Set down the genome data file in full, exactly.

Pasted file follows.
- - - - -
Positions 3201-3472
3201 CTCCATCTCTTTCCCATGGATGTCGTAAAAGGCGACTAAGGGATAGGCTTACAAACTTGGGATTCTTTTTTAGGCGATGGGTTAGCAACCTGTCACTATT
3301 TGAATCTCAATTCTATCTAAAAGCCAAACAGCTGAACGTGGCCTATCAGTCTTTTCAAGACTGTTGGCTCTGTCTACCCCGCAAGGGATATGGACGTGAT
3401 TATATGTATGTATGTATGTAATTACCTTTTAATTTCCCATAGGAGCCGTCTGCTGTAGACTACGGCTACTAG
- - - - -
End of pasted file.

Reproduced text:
Positions 3201-3472
3201 CTCCATCTCTTTCCCATGGATGTCGTAAAAGGCGACTAAGGGATAGGCTTACAAACTTGGGATTCTTTTTTAGGCGATGGGTTAGCAACCTGTCACTATT
3301 TGAATCTCAATTCTATCTAAAAGCCAAACAGCTGAACGTGGCCTATCAGTCTTTTCAAGACTGTTGGCTCTGTCTACCCCGCAAGGGATATGGACGTGAT
3401 TATATGTATGTATGTATGTAATTACCTTTTAATTTCCCATAGGAGCCGTCTGCTGTAGACTACGGCTACTAG